The title of Nadine Dolby’s recent piece in the Chronicle of Higher Education makes a great point about teaching that often goes unspoken: “There’s no learning when nobody’s listening.” It seems to me that most of us take this for granted. How many of us take steps to ensure our students are not only hearing the words uttered during our classes, but actually listening to them. Should we? And what might this entail?
Dolby, an associate professor of curriculum studies at Purdue, organized a panel discussion to expose her students to “diverse perspectives on classrooms, education, and the complex relationships between teachers, parents, and children.” But during the event, she realized that the act of listening was nearly impossible for them. “Unable to talk, to tweet, to update, to text, or to otherwise refocus attention on themselves, they were left with the one activity they felt was useless: listening.”
Somehow satisfying her students’ preference for connectivity and self-expression might have helped, she concedes, yet I second Dolby’s stance that it is our responsibility to teach students not only how to derive and articulate their own views, but also how to listen to those of others. Plus, most college courses will expect students to acquire information aurally (as lectures continue to prevail), and few of them have developed the ability to do so. Here are seven things you can do to encourage active listening:
1. Get to know students—and let them get to know you: Students are more likely to listen to instructors who have taken the time to get to know them as individuals. They’re also more likely to listen to someone they view as three-dimensional—as opposed to a talking head. Make a concerted effort to learn their names, hobbies, and interests, and help them see that you are a warm-blooded and even (gasp!) fallible person.
2. Talk less: Regardless of your class size, remember that your ultimate goal is for students to learn, and that listening to you talk about something in no way ensures they learned it. If and when you find it necessary to lecture, make it a mini-lecture on a crucial/complex matter or a longer lecture punctuated by individual, pair, or group work—i.e., opportunities for active learning.
3. Let others do the talking: Listening to each other grapple with issues, think through problems, and share viewpoints can be just as (if not more) illuminating for students as hearing you do it. A guest speaker and carefully-selected video or audio clip are other good alternatives.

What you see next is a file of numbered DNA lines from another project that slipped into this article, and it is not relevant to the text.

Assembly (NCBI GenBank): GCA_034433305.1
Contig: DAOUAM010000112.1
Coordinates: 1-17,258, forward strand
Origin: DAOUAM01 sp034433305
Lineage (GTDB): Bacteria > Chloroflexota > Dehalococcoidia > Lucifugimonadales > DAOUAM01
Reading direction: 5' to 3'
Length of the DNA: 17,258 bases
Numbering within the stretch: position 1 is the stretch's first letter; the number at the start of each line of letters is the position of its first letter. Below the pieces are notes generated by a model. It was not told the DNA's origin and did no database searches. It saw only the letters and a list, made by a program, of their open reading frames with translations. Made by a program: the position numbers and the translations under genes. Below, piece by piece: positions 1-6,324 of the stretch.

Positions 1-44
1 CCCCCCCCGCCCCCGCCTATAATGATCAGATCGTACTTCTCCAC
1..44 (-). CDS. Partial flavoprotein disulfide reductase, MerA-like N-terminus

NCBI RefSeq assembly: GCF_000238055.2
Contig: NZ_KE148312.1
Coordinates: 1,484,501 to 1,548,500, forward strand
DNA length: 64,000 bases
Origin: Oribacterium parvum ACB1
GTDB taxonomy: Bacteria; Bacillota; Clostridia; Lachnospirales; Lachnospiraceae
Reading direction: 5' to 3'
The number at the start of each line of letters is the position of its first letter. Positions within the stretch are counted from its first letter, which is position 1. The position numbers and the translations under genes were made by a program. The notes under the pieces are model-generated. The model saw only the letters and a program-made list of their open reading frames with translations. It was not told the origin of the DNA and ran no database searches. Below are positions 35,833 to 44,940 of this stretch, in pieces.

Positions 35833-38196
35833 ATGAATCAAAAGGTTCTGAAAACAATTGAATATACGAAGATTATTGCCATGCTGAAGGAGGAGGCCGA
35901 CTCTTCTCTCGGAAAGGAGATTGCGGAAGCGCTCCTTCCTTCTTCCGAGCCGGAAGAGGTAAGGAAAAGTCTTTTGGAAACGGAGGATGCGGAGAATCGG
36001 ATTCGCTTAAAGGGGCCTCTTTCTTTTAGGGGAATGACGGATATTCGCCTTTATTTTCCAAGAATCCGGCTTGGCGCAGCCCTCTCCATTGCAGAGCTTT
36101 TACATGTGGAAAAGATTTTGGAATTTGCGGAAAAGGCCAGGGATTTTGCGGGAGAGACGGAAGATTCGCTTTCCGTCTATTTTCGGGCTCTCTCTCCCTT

4. Hold them accountable for listening: If you truly want your students to listen, you’ll have to give them good reasons to do so. At the very least, you should avoid giving them reasons not to listen. Providing access to detailed PowerPoint slides, for instance, discourages listening and note-taking because the slides seem so clear and comprehensive. If you, instead, provide only skeletal/outline versions of your slides, students have to listen to fill in the gaps. Impromptu activities and questions based on what was just said can also hold students accountable for listening.
5. Model good listening behavior: Too often, we start to formulate our next statement while students are talking and don’t listen as intently as we should. To enhance your own listening skills, consider trying what the counseling profession calls “restatement.” Basically, you would paraphrase your students’ responses to convey that you are genuinely listening and to make sure you understood them correctly. You could also ask them to restate each other’s or one of your points.
6. Let them help each other listen: Inevitably, students will miss something important now and again. Instead of letting this upset you, consider allocating a couple of minutes for what’s often called a “note-check.” Students compare notes with 1 or 2 students sitting near them and fill in any major gaps they missed.
7. Keep ‘em on their toes: Nothing encourages drifting off into one’s imagination, falling asleep, or inattention more than monotony. If students realize that at any moment you could call on them or ask them to work on an exercise, they are much more likely to stay attentive.
Dr. Isis Artze-Vega is the assistant director of the Center for the Advancement of Teaching at Florida International University.